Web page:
According to Waaqeffanna, for every nature, there is a given Ayyaana (Spirit) from Waaqa. Ayyaana is considered as a mediator between Waaqa and nature , as well as it is accepted as a manifestation of Waaqa’s will in them .Ayyantu (both male and female are called ayyantu) is a person who can communicate with the Ayyaana and give a leadership to the believers in keeping the values, assets, norms and virtues of Waaqeffanna.
     
  5. Ankhur

    Ankhur Well-Known Member MEMBER

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    http://destee.com/index.php?threads...ical-books-cannot-be-taken-for-granted.69728/

    The brother should not only be praised for taking the time the research, and share, but his efforts should be supported as well, and all of these kinds of posts; folks should save, print and share with their family, and youth on the block!
     
  6. Omowale Jabali

    Omowale Jabali The Cosmic Journeyman PREMIUM MEMBER

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    There are considerable cultural differences between the Ethiopian Galla/Oromo and the Southern Galla/Oromo-the Borana of the Kenya-Ethiopian frontier region, and the Tanaland Galla/Oromo- and rather than separate the Ethiopian and Southern Galla/Oromo, the purpose of the following study is, for descriptive purposes, to establish the Cultural Unity of the Galla/Oromo inhabiting all of the regions, as much as possible, while noting the differences which exist.

    ITIOPOLOGY:
    An Ethnographic Survey of Inidigenous Ethiopian Traditional Religious Systems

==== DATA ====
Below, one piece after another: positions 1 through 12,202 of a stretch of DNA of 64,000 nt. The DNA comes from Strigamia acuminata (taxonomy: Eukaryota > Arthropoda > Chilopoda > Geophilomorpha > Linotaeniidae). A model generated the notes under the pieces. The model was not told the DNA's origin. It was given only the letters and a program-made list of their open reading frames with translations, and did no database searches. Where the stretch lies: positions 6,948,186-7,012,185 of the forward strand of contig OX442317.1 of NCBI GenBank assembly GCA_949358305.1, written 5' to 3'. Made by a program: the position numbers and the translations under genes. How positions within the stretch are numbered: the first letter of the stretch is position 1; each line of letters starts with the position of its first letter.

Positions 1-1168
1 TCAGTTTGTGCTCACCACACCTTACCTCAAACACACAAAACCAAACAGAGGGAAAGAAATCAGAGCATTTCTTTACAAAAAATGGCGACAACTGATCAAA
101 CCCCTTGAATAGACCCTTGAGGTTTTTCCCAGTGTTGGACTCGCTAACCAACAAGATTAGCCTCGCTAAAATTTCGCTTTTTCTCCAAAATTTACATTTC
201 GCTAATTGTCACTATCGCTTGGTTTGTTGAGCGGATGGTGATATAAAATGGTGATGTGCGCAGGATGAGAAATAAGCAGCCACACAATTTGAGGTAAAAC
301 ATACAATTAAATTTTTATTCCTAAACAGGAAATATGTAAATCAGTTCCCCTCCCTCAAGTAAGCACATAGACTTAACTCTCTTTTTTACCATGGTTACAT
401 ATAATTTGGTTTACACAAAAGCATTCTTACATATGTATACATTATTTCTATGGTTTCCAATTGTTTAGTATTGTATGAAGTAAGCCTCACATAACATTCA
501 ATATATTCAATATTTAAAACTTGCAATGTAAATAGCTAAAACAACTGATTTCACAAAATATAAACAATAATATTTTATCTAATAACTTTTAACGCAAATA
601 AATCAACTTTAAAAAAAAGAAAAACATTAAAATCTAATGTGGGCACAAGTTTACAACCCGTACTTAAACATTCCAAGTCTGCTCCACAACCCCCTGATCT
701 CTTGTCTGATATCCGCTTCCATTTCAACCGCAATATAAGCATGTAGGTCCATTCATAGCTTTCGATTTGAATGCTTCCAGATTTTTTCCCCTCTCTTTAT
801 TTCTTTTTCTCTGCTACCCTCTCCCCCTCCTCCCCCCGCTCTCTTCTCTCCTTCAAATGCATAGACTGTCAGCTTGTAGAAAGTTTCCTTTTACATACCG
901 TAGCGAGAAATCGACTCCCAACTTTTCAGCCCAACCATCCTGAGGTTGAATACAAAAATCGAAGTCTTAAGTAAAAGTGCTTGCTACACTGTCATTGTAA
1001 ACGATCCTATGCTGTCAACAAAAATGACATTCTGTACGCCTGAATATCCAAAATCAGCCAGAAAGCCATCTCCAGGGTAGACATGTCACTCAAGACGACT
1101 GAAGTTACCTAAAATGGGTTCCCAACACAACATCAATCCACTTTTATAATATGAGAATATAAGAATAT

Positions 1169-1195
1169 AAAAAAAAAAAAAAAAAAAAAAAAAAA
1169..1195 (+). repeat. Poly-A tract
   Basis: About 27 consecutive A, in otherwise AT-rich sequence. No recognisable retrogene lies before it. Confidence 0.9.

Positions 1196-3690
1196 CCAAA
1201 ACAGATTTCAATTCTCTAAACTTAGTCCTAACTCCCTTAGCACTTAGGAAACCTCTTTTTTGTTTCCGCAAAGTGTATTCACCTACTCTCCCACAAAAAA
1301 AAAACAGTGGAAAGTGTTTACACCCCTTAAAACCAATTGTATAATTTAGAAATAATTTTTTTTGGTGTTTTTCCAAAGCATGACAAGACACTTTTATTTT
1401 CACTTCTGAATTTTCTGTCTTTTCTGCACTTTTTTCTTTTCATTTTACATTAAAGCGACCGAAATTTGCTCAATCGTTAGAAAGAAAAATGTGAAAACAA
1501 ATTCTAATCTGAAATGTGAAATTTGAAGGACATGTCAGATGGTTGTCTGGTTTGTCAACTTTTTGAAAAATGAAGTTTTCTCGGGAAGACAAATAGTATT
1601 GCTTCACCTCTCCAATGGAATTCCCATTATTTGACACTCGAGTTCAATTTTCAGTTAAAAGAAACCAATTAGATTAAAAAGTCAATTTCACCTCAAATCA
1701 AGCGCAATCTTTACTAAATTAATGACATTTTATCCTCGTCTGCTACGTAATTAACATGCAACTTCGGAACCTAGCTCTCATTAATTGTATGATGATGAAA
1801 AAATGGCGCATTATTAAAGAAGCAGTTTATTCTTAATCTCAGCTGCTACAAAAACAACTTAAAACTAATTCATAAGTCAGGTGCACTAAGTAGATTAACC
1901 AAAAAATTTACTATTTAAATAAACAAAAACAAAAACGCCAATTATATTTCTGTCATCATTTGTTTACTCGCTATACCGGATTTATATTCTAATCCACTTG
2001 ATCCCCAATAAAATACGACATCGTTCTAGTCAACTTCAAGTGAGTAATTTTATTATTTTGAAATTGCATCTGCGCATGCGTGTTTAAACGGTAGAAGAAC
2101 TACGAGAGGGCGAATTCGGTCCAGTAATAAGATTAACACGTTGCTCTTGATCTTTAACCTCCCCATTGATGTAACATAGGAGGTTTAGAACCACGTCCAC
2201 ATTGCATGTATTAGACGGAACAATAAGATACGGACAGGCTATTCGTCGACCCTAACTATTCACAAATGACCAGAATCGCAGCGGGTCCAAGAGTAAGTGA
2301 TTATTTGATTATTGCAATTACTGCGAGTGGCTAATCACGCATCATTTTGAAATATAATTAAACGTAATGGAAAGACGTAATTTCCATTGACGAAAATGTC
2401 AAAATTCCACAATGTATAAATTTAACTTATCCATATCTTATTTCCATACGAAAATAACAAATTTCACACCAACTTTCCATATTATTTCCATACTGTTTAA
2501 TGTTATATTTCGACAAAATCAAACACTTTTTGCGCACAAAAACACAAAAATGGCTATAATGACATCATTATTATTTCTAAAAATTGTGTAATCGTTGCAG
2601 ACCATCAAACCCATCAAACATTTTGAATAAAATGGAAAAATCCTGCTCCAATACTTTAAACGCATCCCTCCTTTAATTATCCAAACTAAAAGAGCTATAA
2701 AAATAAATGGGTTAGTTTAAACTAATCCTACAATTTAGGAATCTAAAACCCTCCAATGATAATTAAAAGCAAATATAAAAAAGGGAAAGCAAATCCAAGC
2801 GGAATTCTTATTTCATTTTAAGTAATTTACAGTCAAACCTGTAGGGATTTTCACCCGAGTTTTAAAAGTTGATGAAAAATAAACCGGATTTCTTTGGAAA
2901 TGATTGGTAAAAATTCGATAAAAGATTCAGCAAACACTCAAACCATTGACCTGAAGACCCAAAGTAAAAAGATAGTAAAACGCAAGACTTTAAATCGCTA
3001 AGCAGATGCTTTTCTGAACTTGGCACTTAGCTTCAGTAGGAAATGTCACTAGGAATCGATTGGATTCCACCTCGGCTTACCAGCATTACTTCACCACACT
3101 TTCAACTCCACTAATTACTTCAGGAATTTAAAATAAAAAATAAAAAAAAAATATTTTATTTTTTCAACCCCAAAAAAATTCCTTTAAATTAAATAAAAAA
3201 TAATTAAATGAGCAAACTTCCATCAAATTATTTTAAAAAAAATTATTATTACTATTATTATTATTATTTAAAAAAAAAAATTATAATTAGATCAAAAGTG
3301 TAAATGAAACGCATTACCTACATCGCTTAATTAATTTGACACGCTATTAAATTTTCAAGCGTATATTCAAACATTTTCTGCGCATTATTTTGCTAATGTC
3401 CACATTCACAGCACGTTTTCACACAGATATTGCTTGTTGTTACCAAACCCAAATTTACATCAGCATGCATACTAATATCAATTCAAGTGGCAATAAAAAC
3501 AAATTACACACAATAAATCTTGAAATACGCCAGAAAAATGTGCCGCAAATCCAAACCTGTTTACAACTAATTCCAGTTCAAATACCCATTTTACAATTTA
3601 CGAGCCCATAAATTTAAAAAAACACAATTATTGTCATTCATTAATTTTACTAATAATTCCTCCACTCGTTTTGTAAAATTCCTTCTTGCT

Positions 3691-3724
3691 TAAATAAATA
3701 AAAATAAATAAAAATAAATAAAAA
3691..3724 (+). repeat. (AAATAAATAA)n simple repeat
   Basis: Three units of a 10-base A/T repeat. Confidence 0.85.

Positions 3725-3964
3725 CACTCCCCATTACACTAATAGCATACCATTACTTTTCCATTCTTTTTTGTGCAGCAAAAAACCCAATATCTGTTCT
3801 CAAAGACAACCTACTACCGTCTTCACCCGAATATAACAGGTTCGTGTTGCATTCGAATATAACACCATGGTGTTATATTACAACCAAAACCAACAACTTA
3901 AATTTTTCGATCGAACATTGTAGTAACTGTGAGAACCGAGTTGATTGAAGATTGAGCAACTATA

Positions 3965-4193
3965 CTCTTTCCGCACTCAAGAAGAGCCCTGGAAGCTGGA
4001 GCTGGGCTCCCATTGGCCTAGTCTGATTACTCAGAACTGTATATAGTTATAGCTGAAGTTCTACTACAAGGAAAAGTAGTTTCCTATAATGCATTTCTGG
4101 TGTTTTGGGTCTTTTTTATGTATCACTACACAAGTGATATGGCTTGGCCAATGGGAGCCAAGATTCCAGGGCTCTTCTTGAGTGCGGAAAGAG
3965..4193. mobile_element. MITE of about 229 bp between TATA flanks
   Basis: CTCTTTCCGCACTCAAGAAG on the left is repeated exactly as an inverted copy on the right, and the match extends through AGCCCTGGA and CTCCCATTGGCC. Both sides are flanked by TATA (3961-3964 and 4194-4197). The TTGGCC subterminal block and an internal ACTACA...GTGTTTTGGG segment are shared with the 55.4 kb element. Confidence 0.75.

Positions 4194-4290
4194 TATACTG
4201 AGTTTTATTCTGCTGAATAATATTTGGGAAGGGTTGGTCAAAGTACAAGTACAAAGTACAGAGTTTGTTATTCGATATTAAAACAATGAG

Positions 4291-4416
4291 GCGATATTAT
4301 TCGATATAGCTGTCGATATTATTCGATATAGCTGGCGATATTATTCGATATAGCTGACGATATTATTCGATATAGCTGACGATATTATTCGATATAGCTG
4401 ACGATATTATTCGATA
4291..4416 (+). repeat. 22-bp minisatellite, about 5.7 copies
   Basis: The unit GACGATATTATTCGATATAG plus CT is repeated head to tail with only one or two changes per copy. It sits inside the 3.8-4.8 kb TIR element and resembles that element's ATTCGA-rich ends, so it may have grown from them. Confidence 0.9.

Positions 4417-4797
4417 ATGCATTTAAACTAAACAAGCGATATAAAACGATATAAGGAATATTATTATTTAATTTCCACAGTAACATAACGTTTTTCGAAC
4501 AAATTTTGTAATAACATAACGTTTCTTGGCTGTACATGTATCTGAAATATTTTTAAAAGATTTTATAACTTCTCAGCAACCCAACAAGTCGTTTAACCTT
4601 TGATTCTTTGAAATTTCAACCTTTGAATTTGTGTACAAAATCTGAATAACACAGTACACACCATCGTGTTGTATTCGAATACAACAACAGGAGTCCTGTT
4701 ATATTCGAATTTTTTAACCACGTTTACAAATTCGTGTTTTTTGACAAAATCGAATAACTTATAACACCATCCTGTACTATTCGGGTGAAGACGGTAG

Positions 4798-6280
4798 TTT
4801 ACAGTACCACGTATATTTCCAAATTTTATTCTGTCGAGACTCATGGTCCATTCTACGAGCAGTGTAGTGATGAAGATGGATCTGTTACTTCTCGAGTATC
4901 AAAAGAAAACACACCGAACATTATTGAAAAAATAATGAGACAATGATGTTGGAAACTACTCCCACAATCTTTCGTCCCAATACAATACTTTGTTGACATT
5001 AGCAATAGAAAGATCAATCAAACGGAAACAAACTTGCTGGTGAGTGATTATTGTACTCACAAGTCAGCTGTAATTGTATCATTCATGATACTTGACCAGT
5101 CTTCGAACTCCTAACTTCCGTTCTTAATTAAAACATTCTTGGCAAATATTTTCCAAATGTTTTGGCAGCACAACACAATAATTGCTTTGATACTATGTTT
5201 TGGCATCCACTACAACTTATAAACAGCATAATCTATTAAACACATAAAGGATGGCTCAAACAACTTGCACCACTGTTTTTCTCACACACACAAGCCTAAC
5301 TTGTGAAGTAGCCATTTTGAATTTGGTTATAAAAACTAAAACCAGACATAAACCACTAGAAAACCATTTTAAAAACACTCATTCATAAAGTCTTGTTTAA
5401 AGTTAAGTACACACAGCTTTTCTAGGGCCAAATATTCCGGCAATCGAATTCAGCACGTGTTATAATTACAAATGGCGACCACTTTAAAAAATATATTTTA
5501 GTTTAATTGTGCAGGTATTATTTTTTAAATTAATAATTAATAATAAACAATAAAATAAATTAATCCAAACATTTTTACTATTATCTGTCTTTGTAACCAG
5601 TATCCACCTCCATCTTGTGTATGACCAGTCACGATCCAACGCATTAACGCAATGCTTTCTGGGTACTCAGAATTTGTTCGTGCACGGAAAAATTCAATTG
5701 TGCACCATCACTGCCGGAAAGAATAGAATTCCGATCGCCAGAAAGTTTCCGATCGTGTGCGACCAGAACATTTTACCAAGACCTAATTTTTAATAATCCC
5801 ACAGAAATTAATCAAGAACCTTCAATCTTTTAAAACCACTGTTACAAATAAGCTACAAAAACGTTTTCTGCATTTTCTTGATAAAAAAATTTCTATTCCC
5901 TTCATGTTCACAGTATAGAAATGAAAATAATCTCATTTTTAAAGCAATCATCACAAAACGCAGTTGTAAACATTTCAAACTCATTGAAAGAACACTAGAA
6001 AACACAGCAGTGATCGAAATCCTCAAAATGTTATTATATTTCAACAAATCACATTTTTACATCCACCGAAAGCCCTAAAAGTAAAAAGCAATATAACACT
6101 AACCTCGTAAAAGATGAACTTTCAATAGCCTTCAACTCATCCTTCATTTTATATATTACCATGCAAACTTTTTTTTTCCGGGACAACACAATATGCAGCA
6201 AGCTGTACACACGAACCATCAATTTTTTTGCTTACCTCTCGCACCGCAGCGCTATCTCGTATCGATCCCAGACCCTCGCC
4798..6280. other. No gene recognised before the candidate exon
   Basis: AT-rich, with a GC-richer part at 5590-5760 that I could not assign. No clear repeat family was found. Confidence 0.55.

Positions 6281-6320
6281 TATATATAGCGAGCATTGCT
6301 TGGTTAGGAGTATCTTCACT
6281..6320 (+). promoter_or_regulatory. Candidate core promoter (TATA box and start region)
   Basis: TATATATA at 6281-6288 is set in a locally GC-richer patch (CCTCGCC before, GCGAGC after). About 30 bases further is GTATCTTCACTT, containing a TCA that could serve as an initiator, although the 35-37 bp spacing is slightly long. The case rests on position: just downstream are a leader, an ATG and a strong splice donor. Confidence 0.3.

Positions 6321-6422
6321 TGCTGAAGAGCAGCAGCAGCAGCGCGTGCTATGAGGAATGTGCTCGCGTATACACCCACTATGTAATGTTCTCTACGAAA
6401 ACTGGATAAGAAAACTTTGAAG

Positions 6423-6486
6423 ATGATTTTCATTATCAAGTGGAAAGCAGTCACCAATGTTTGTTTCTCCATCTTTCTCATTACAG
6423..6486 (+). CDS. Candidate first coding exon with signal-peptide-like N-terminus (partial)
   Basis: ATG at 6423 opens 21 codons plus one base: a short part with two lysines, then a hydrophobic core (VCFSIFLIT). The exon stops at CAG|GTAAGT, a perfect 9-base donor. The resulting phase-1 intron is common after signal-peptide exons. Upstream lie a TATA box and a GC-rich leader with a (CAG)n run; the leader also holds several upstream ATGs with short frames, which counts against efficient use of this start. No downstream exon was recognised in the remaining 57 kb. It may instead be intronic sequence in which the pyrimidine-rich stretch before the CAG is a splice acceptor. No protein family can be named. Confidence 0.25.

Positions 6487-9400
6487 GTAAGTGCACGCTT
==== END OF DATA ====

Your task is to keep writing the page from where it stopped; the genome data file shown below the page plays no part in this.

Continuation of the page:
By Omowale Jabali
    © December 2011

    The People known to the Ethiopians and Europeans as Galla call themselves Oromo, pl. Oromota, and their language afan oromo; or Ilma Orma (ilm orma), “sons of Men” (afan orma, “language of men”). The name Oromo is said to be derived from Oromo, son of Omer of Ghellad in Arabia, who crossed the sea to Berbera and settled in Africa; another meaning attributed to oromo is “race,nation.” The origin of the name Galla is uncertain. The well-known tale that when a Galla chief “was summoned by Mohammed to Islamize, the messenger returned to report that ‘he said no’-Kal la pronounced Gal la- which impious refusal, said the Prophet should from that time become the name of the race,” is not to be taken seriously. D’Abbadie claimed that it was explained to him as derived from a war-cry, and used by the Galla of themselves when at war. It is, however, of a respectable antiquity, for it is used by Bahrey at the end of the 16th century. Bahrey does not mention the name Oromo, and since he came from the Sidama country of Gamo in south-western Ethiopia, Galla may possibly be a Sidama word which gained currency through his work and its use in other Ethiopian chronicles like the History of Sarga Dengel written a little later. On the other hand, it may be a genuine Oromo word (adopted by non-Oromo) for there is a word galla, “wandering”, which occurs in a text in Cerulli’s Folk Literature, p. 26, in the phrase galla lencada, “wandering lion”; as a name it might allude to their movements over such a large part of north-east Africa. The Abyssinian form is Galla: and in Ludolf’s Latin the people are called Gallani (History) and Gallaei (Commentaries).
     
  7. Omowale Jabali

    Omowale Jabali The Cosmic Journeyman PREMIUM MEMBER